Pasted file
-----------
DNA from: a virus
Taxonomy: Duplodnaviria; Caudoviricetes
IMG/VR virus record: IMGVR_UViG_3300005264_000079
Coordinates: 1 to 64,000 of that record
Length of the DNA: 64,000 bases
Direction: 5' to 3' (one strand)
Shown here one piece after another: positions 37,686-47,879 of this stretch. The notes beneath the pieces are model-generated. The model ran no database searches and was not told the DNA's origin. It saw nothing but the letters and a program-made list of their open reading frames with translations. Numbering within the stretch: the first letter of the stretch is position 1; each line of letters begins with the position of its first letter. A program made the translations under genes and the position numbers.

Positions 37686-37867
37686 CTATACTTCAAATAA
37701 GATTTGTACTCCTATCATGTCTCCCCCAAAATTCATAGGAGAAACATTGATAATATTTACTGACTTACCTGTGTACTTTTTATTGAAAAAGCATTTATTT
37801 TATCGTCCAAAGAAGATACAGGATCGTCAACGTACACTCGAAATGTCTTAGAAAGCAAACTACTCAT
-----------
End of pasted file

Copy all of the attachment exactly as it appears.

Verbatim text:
DNA from: a virus
Taxonomy: Duplodnaviria; Caudoviricetes
IMG/VR virus record: IMGVR_UViG_3300005264_000079
Coordinates: 1 to 64,000 of that record
Length of the DNA: 64,000 bases
Direction: 5' to 3' (one strand)
Shown here one piece after another: positions 37,686-47,879 of this stretch. The notes beneath the pieces are model-generated. The model ran no database searches and was not told the DNA's origin. It saw nothing but the letters and a program-made list of their open reading frames with translations. Numbering within the stretch: the first letter of the stretch is position 1; each line of letters begins with the position of its first letter. A program made the translations under genes and the position numbers.

Positions 37686-37867
37686 CTATACTTCAAATAA
37701 GATTTGTACTCCTATCATGTCTCCCCCAAAATTCATAGGAGAAACATTGATAATATTTACTGACTTACCTGTGTACTTTTTATTGAAAAAGCATTTATTT
37801 TATCGTCCAAAGAAGATACAGGATCGTCAACGTACACTCGAAATGTCTTAGAAAGCAAACTACTCAT